Monday, January 28, 2008

Kaposi’s Sarcoma and the Virus/Cancer Connection (Part 3): The Immune System Fights Cancer

In previous entries, I have discussed the connection between viruses and cancer, focusing on the roles viruses might play in the development of tumors, especially in patients with compromised immune systems. Today, I will discuss ways in which oncologists might exploit the virus/cancer connection to treat and prevent cancer.

First: Breaking News

Just to demonstrate that nothing in medicine is static for long, just this month another cancer was found to be associated with a virus. Interestingly, the discovery was made in the laboratory of the husband and wife team that identified HHV-8 as the cause of Kaposi’s sarcoma. Using a sophisticated DNA analysis technique, these scientists found that cells from a rare type of skin cancer called Merkel cell carcinoma (coincidentally, also a cancer found predominantly in the elderly) contain an embedded virus called polyoma virus. This adds Merkel cell carcinoma to the ever-expanding list of virus-associated human cancers, and increases the importance of understanding the complicated interactions between us and viruses.

polyoma virus through an electron microscope

Immune competence as cancer therapy

My discussion of viruses as a cause of cancer began with the identification of HHV-8 or KSHV as the cause of Kaposi’s sarcoma. I talked about how Kaposi’s sarcoma was an “AIDS-defining Illness” in the early days of the AIDS epidemic, and that it had virtually disappeared since the advent of highly active antiretroviral therapy (HAART), but was recently making a resurgence, at least in San Francisco. The observation that Kaposi’s sarcoma is an AIDS-defining illness that almost vanished when HIV infections became controlled with better combination treatments suggests a way to treat KS that I’ll talk about shortly.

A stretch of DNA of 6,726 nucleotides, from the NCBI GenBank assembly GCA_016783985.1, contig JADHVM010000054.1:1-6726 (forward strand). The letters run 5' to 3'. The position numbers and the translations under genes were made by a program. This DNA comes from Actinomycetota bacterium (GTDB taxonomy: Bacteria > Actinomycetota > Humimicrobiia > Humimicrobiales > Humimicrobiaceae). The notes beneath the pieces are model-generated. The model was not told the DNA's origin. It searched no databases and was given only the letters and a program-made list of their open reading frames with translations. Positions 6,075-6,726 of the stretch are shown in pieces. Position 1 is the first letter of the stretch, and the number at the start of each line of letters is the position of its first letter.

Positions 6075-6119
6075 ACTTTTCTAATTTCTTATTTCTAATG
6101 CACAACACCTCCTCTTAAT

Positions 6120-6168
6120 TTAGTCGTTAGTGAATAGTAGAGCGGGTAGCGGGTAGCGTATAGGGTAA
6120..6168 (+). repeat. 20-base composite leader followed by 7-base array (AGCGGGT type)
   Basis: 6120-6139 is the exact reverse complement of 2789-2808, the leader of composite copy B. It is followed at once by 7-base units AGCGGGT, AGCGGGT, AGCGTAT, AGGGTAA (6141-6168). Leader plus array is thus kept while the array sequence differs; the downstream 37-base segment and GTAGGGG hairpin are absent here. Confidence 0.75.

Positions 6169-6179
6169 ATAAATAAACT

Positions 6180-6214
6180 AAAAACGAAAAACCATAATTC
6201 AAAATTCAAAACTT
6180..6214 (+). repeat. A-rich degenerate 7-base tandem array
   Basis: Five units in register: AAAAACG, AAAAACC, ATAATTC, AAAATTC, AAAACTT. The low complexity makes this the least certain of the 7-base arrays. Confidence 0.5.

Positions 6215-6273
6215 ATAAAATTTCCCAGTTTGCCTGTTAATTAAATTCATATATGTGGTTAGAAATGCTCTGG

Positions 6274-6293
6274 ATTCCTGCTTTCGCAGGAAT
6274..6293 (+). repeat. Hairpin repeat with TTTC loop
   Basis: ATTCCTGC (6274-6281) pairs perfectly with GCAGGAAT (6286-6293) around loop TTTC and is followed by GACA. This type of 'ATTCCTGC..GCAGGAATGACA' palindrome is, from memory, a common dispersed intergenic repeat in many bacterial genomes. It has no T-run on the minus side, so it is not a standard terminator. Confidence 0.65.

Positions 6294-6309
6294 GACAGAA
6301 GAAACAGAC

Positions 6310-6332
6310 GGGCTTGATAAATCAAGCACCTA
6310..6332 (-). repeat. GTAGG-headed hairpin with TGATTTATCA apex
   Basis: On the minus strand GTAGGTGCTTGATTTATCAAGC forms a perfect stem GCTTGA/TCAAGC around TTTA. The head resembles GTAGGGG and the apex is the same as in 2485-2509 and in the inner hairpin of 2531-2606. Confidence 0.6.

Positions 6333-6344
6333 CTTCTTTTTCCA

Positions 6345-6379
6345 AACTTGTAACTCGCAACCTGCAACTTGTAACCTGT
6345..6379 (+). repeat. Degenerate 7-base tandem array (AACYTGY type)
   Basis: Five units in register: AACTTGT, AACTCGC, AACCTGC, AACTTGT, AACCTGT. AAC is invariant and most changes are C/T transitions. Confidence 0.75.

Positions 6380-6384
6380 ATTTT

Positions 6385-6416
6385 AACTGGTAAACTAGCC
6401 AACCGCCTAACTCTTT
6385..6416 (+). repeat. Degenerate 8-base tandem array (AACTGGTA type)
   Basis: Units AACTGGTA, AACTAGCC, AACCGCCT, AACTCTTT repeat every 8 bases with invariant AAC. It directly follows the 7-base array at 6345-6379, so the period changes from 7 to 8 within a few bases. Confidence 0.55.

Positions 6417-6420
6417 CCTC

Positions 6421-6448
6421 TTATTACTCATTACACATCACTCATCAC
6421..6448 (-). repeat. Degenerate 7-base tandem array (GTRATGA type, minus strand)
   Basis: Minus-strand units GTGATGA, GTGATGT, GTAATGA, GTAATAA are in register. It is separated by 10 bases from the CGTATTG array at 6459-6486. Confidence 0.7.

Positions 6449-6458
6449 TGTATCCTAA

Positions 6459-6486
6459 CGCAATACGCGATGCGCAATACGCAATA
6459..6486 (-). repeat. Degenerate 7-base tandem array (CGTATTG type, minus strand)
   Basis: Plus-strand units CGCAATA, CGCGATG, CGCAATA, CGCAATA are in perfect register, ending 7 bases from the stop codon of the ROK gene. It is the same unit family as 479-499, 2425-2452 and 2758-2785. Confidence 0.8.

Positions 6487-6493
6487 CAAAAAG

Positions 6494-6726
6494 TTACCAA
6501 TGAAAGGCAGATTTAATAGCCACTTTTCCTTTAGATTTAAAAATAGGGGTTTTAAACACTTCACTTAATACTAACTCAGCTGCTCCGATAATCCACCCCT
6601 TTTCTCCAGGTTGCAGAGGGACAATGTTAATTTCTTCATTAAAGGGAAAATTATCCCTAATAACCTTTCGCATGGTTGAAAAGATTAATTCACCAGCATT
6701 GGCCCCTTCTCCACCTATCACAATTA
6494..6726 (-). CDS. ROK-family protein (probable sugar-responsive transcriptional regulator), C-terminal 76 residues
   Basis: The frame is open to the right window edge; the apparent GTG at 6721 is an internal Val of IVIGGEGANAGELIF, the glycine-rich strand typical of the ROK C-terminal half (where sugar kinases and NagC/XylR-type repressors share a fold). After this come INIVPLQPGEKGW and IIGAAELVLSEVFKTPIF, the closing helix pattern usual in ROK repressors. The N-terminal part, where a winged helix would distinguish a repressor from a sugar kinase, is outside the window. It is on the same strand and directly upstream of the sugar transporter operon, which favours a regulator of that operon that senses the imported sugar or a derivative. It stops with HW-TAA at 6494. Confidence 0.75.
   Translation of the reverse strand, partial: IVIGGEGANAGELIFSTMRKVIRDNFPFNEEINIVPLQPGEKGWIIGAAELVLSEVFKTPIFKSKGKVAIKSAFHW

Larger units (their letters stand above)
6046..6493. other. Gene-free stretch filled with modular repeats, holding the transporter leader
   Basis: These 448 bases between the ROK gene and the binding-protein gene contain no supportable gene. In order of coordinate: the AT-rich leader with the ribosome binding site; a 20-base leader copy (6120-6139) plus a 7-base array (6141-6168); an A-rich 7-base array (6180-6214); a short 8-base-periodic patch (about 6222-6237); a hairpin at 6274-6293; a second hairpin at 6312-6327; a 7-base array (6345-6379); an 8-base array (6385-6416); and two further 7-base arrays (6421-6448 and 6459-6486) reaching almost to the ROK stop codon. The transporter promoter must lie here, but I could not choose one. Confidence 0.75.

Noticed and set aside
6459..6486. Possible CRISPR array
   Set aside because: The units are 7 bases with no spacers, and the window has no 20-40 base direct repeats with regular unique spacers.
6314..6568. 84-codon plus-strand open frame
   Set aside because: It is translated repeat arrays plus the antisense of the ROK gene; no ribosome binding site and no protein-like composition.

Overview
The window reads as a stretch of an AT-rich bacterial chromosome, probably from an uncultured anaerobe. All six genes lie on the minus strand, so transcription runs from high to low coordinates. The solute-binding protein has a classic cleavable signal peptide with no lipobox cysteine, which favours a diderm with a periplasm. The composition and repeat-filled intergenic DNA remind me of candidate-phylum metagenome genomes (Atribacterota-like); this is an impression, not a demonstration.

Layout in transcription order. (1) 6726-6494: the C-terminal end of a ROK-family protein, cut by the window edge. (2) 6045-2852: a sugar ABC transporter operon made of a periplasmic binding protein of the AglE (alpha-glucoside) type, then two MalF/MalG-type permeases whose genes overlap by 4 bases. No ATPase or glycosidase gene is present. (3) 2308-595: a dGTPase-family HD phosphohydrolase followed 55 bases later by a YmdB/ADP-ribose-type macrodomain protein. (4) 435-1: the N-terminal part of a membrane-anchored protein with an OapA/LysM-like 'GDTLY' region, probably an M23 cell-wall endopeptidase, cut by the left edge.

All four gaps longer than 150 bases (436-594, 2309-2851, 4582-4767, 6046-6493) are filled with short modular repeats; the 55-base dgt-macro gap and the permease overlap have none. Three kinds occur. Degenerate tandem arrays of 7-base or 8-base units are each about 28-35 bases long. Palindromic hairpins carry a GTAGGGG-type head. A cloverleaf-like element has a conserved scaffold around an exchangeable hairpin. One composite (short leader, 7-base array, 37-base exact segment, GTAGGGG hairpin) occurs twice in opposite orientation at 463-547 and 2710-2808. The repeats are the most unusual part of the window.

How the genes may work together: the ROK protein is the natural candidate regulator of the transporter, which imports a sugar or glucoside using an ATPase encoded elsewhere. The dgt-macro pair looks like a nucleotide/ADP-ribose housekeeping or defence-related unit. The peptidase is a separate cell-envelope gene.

But first… are there other virus-associated cancers that seem to depend on the patient’s immune status?

In fact, there are.

One of the most dreaded complications of organ transplantation (other than rejection) is the development of post-transplant lymphoproliferative disorder (PTLD). PTLD arises from an imbalance between lymphocytes infected with Epstein-Barr Virus (EBV) and those that keep them in check. As I discussed before, EBV is a very common virus. In the United States, estimates are that 90-95% of the adult population has had an EBV infection. Your body never rids itself of EBV. When the illness caused by the infection ends, the virus becomes dormant in white blood cells called B lymphocytes. EBV-infected B lymphocytes become immortal, and would grow without limit were it not for another type of white blood cell, called T lymphocytes, that keep the EBV-immortalized B lymphocytes under control.

Patients who have received an organ transplant must take immune suppressive drugs forever to keep from rejecting their transplant (although this may not be true… a topic for the next blog entry). When these drugs inhibit the T lymphocytes that control the EBV-infected B lymphocytes the B lymphocytes divide and grow, resulting in PTLD. PTLD can range from mild (just a swollen lymph node) to very aggressive, indistinguishable from Burkitt’s Lymphoma.

Lymph node biopsy
from a patient with
Burkitt's Lymphoma

Fortunately, the treatment for even the worst cases of PTLD begins with a very simple step – stopping the immune suppression. In many cases this is sufficient to restore the balance between the T and B lymphocytes and reverse the disease process. Ultimately, what doctors must do is find the right dose of immune suppression to prevent rejection while maintaining control over the EBV-infected lymphocytes.

Might this work for KS, too? Studies show that it might.

Patients who develop KS before they begin HAART, who are started on this treatment, have an 82.6% reduction in death from KS compared with patients who do not start HAART. In fact, HAART alone can lead to resolution of KS. Interestingly, it may be that a reduction in HIV viral load, rather than improvement in the function of the immune system, is what makes the KS go away. Regardless of why, restoring the immune system can make at least two types of virus-driven cancer (KS and PTLD) go away, with far fewer side effects than chemotherapy. Hopefully, we will continue to find ways to harness the immune system, based on this model, to fight off cancer.

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